Where are all the organs?

archetype

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I know hammond players who gig A-100s. They are desirable. If you don't want it, figure out who the hammond guys are in your area and tell them what you have. They may want it, or know who does. The hammond guys I know are great musicians and the first people I'd trust to find the best and most deserving home for it.
Any A/B/C hammond through an old leslie is a magic sound to get to hear in person and be near. Saving these is important because they won't be made again.

I'll take your advice. Yes, I think it's quite important to preserve these things.
 

FenderLover

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I wonder if keyboard players complain about sampled organ sounds the way guitar player complain about digital artifacts that only they can hear?
 

1955

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My grandmother gave me her Baldwin Wonderchord. It was played by all of my cousins and I when we were kids. I later used it on a bunch of songs I wrote. My uncle helped me load it onto my truck at my grandmother’s house, and I drove it 300 miles back home. It was the last time I ever saw him before he passed away. He was only in his late thirties or so.

I remember moving it from different practice places and apartments by myself with my old PP Welinder skateboard and a lot of grit. One of the many times I was zeroed out, I muscled it up some basement stairs and put it out on the curb with a “Free” sign attached to it. It was gone within an hour.

Broke my heart.

I gave up trying to move pianos after my twenties.
 

Billy3

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We have an old Wurlitzer that was gifted to us. They cost more to move than what their worth. That's why people are giving them away for next to nothing as long as you pick them up. I also have a kidney and liver that were gifted to me 2 years ago April 4th. Those are the best organs a person could ever ask for.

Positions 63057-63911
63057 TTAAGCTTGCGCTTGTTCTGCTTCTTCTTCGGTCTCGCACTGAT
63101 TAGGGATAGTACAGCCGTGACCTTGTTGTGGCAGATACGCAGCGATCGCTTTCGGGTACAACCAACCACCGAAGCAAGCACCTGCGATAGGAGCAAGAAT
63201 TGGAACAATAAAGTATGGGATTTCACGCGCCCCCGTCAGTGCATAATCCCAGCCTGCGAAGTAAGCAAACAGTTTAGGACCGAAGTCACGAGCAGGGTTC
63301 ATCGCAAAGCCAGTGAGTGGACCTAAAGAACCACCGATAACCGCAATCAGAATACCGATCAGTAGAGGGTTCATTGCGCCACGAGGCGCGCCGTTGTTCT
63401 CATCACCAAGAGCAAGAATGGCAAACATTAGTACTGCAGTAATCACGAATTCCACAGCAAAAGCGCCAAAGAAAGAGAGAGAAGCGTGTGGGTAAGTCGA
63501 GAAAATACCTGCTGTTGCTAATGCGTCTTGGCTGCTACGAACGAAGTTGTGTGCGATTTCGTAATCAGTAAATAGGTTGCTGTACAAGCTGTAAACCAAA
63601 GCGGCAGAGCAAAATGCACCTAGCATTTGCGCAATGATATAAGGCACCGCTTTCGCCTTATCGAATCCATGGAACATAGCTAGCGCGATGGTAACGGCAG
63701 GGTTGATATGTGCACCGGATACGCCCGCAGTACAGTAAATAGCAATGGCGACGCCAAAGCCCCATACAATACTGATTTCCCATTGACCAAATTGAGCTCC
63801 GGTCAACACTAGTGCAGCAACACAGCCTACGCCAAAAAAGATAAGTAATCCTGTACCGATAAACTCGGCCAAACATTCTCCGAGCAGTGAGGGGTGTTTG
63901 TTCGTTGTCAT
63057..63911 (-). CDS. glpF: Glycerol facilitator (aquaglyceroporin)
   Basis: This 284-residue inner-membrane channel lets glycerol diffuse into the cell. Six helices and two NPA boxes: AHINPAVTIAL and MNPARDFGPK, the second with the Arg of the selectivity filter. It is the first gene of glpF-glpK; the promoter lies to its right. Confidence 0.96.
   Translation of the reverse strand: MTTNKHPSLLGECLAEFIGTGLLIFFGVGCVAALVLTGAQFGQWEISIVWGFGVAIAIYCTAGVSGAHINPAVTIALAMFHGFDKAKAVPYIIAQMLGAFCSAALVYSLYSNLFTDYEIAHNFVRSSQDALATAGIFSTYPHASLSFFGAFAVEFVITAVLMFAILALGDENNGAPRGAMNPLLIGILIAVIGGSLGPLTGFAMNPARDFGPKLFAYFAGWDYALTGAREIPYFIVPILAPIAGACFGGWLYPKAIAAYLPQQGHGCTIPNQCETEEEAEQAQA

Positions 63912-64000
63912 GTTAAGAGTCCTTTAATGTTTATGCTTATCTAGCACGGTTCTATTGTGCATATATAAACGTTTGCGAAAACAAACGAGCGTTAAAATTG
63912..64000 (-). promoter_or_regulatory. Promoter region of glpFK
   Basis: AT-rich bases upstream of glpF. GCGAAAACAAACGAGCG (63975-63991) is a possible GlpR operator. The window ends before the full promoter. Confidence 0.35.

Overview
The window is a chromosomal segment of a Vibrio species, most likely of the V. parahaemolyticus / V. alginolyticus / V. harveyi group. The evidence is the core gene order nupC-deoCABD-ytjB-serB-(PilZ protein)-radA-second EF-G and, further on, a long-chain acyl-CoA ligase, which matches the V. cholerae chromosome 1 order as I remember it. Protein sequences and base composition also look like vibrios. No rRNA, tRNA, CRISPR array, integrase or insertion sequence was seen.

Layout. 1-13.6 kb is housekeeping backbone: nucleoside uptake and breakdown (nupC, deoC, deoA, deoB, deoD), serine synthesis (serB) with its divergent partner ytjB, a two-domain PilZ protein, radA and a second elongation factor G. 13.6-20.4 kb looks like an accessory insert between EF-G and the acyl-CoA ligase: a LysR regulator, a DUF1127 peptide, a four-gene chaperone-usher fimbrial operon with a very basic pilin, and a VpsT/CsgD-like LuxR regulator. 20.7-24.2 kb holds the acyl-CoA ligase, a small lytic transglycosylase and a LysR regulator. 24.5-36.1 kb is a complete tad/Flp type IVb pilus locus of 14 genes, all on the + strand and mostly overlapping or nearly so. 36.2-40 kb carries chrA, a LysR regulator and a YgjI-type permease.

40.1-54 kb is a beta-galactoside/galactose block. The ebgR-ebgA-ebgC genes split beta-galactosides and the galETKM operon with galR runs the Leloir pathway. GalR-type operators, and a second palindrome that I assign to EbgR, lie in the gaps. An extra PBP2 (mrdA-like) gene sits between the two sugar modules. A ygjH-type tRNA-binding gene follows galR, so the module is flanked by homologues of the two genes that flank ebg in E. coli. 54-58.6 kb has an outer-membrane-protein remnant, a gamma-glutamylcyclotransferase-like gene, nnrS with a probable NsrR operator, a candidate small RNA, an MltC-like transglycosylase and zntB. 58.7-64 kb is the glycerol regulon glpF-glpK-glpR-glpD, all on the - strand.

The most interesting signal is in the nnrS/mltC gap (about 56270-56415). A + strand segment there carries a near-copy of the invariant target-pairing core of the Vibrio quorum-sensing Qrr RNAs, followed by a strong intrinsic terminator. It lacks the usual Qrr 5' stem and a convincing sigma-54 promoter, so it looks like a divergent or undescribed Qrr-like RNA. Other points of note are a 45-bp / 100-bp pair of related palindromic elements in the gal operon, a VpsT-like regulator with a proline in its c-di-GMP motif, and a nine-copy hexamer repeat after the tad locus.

Masmus

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I still have a Wurlitzer 720A and a Hammond M3 with Leslie in flight cases packed away.

Unfortunately I do know what happened to a large number in the South Bay. A very large piano store in the mid to late nineties would take in Hammond B3's and others in order to sell new digital keyboards and would take them to the back of the store and break them up and throw the remains in a dumpster. It was cheaper for them to do that then to store them and try to sell them.
 

drewg

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Several years ago I had a Wurlitzer Centurion that my parents purchased in the 70s for over $3,000. Over the years it had been used by my mom and my sister, but I never really took up keyboards. I needed to move it on, and I found out that you really have to give these things away. I asked around the neighborhood if anyone wanted it, and my next door neighbor said that his daughters would like to play keyboards, so we went ahead and moved it over to his garage.

About four months later, he said they just weren't interested in playing, and I felt like I'd stuck him with a white elephant, so I put an ad for it on OfferUp. No bites, but then I found a video of a really talented girl playing the very same organ, showing what it can do, and I put that video on the ad. About a week later a young musician from Los Angeles called me up, and said he wanted it for sure. He was building a new studio and could use it there. He came down with a a buddy in a little pickup, we loaded it up, and he took it away. A year later he messaged me to thank me again and said he's really enjoying it. I was SO glad it went to someone that could use it, and not to the dump.